While the manufacturing of 10 million windships in five years or less may appear unobtainable to some, Braun asserts a windship would be no more difficult to make than an automobile. As evidence that production of 10 million windships in five years is within the manufacturing capacity of private industry, Braun states: “We already make 17 million new cars every year.”

According to Braun, windships were the idea of former U.S. Navy Engineer and Architect Professor William Heronemus, who taught engineering at the University of Massachusetts in Amherst.

Braun said the windships “would provide a critical sanctuary for the ocean’s fish and other marine organisms that are now being exterminated by oil spills, other pollution and unregulated destructive fishing practices.”

The windships could vary in height. However, in Braun’s illustration, which appeared in the December 1975 National Geographic, the windship is approximately 200 feet above the ocean’s surface.

The above-water wind array is counterbalanced by a large, submersed electrolyzer unit and employee work station and living quarters. The windships would be connected by submerged hydrogen collection and distribution pipelines (see illustration on A1).

President Bush advocated transition to a hydrogen economy during last January’s State of the Union address. However, federal research and development dollars have been directed to perfecting reformers that convert gasoline and coal into hydrogen for fuel cells that energize large machines such as automobiles.

Hydrogen produced from corn-based ethanol is a big winner in the proposed new federal energy bill that Braun and other renewable energy advocates have labeled as a “terrible” bill. Braun believes land should be used to grow food crops, not fuel crops, due to the amount of resources needed to grow fuel crops and their associated pollution problems.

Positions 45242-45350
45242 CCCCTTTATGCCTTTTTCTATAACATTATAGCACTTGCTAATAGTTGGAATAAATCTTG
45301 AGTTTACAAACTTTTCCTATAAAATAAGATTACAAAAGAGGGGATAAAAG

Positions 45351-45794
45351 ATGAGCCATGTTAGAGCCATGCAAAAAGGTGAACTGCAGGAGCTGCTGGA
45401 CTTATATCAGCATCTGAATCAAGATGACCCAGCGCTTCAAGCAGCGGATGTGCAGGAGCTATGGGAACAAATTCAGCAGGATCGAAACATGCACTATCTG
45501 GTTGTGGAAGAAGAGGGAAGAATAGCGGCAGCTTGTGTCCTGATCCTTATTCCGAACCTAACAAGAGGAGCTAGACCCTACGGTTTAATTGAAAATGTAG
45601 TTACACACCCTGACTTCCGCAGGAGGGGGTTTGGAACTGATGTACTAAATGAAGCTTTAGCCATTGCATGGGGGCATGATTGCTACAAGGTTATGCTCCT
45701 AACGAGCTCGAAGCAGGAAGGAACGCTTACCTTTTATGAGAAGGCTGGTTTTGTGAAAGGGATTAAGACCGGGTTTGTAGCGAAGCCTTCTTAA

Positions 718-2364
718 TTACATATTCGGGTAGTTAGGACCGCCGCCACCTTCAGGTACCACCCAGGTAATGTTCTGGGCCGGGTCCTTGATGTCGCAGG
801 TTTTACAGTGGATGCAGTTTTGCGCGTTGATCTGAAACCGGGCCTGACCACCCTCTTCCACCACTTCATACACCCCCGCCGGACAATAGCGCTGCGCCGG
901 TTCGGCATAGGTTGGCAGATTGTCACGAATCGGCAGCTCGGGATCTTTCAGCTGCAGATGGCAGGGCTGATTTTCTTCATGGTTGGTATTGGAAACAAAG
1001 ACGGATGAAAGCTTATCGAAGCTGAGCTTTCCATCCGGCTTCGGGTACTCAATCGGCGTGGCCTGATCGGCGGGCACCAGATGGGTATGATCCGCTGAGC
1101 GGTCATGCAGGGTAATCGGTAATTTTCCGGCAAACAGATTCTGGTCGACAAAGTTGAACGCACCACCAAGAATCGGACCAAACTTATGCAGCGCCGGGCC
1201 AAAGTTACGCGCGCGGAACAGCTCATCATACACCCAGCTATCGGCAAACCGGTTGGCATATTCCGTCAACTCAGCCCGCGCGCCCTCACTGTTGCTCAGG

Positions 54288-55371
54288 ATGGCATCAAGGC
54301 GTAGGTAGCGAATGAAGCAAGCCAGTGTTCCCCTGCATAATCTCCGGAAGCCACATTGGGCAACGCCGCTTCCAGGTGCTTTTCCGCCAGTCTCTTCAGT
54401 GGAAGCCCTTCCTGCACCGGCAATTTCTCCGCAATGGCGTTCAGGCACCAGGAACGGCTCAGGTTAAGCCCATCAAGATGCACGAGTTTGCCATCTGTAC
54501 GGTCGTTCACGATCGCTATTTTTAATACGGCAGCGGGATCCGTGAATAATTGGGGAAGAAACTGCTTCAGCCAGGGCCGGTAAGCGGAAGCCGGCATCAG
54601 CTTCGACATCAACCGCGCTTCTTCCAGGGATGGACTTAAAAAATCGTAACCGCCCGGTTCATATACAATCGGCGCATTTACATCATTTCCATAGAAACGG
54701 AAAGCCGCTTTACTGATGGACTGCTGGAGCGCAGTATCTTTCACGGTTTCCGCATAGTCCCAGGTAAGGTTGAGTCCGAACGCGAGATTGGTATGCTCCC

Braun also said fuel cells are a “gimmick” that stand in the way of progress. Fuel cells are battery-like devices that produce energy for machines through chemically uniting hydrogen and oxygen gases to produce water.

Braun recently appeared on National Public Radio’s Nov. 21 edition of Talk of the Nation: Science Friday. During his appearance, Braun said: “We don’t need fuel cells at all” because internal combustion engines, which have been developed for more than 100 years, operate equally, if not better, on hydrogen rather than gasoline or diesel fuel.

Braun also has thoughts on recent efforts by the coal industry to capitalize on the transition to a hydrogen-based economy. Braun would like to eventually close all coal and nuclear power plants due to their negative environmental impact and health threats.

Braun said people would not be supportive of using coal as a hydrogen source if they witnessed the environmental destruction associated with mining coal. “You basically have to chop the top off mountains to get the coal,” Braun said.

Coal advocates claim the United States has a 250-year supply of coal, at current rates of consumption. Braun countered that if coal is used to power vehicles, the U.S. would exhaust its coal resources in 50 years or less.

To view images and read more about Harry Braun and The Phoenix Project, visit: To hear Braun on National Public Radio’s Nov. 21 edition of Talk of the Nation: Science Friday, visit the archives section at: